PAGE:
Its blustery and cold. Snow blows off the tops of the peaks and makes will-o-the-wisps hundreds of feet tall. At this elevation winter hasn’t loosened its grip.

Friday, July 1, 2011

Bison on the Move

All too often we find ourselves traveling on ‘bison time,’ which isn’t very fast. They just plod along, taking their dear sweet time. The slope is steep here. They can’t get off the road going up or by going down. We’ll just let them mosey along. One morning we waited 45 minutes while a large herd headed towards us on the Yellowstone Bridge, a fairly long bridge over a deep ravine. That evening they changed their minds, and quietly plodded across the bridge in the other direction – another 45 minutes! This wait won’t be as long. We know this road by heart. A flatter area is coming up where they can step aside.
Our first bison cow with a new calf! That’s early. It’s a nice big cow, a yearling and the new calf. All look in good shape. Mama is on a mission. The cow and calf travel 1.4 miles in 45 minutes, and still truckn’. When bison want to move, they can cover a lot of ground. We wonder if Mama and calf are just heading west, the route to a lower elevation, or are they hurrying to catch up with their herd.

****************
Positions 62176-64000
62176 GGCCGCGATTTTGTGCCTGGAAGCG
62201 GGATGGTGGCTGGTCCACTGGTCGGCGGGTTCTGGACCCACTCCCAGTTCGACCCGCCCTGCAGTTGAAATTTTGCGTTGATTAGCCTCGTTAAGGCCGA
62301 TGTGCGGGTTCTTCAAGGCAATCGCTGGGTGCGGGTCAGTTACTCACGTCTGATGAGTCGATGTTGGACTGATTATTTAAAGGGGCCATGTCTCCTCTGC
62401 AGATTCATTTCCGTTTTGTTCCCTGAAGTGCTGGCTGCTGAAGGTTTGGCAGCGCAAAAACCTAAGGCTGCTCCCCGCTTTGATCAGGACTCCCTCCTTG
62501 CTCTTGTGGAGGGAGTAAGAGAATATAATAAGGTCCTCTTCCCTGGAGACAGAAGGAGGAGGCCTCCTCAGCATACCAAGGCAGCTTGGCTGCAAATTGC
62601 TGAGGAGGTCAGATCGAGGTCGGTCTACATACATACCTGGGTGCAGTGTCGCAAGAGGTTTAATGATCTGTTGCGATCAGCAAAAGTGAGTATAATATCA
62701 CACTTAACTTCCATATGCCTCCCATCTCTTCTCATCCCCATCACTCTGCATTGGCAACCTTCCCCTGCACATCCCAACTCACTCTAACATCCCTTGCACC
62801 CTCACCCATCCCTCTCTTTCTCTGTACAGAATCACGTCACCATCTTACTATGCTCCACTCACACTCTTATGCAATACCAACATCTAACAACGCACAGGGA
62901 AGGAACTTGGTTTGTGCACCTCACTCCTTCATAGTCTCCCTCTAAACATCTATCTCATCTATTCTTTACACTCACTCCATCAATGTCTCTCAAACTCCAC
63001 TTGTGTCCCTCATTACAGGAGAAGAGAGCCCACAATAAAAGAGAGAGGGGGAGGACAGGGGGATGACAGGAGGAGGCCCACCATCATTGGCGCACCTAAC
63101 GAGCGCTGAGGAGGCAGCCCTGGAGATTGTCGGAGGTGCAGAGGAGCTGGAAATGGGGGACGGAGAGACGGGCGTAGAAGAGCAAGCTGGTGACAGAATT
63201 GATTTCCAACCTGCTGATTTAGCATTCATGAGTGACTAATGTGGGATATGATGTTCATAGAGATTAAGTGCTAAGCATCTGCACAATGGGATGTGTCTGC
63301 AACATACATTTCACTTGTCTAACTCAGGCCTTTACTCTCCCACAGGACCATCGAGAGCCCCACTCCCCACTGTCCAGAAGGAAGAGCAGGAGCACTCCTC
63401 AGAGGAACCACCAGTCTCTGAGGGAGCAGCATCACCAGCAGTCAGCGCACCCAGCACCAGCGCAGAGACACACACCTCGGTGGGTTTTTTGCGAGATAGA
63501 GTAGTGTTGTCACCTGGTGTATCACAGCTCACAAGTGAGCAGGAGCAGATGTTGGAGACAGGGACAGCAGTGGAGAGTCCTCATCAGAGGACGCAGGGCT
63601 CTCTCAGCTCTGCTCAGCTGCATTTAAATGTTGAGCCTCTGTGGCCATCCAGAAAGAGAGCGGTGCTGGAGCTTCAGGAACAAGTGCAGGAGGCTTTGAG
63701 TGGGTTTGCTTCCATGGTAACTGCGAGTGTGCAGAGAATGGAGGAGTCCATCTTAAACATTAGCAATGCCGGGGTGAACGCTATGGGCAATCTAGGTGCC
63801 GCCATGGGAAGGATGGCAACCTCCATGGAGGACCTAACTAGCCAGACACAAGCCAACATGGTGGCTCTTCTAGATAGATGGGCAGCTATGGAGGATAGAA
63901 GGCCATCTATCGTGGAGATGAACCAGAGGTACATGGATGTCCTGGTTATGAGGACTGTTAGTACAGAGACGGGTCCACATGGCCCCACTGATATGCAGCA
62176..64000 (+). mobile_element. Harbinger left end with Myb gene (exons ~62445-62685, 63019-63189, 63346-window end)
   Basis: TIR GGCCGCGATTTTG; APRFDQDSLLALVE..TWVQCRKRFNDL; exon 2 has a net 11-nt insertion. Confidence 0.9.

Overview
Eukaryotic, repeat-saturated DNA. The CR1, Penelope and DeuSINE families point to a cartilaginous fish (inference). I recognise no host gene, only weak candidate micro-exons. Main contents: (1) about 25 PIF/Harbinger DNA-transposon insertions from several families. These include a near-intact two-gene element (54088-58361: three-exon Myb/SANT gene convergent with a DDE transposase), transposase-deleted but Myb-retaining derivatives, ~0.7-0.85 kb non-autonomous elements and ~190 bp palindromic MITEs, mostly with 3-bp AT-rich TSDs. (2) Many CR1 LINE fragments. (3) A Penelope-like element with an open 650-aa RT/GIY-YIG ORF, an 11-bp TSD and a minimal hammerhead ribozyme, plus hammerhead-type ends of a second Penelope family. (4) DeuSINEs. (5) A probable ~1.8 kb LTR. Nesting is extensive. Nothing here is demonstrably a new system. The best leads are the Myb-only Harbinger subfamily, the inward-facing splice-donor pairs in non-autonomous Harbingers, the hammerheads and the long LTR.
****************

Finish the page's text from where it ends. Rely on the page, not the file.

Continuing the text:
Bison cows often end up separated from their herd when they give birth. I have a wonderful memory of watching a lone cow way down the Lamar Valley. Heat waves blurred her shape and made her legs seem to dance. Then I realized there were too many legs. A new calf was running at her side. We watched the cow and calf travel down the south facing slope of the Lamar Valley, across the valley, and then into the river. She seemed to know just where to cross. A lot of the river is bordered by a steep cutbank, but the cow chose a place when the little tyke could scramble out onto the far shore. They had already traveled over a mile, but they still had to follow the far side of the valley for another half a mile. Finally she reached a group of about twenty cows. Hers was the first calf. A baby at a baby shower couldn’t have created a better fuss. Tails up the cows gathered about and greeted the newest member. The calf’s chances for survival just increased significantly. Unlike elk, bison gather together to protect each other when danger arrives. Elk protect their own calves, but leave others to fend for themselves.

Today’s Mama is hurrying on. Most of their route is windswept but where there is snow she is able to walk on crusted snow. Maybe that is why she is hurrying. Later in the day this snow will be too soft to walk on. The calf has no problem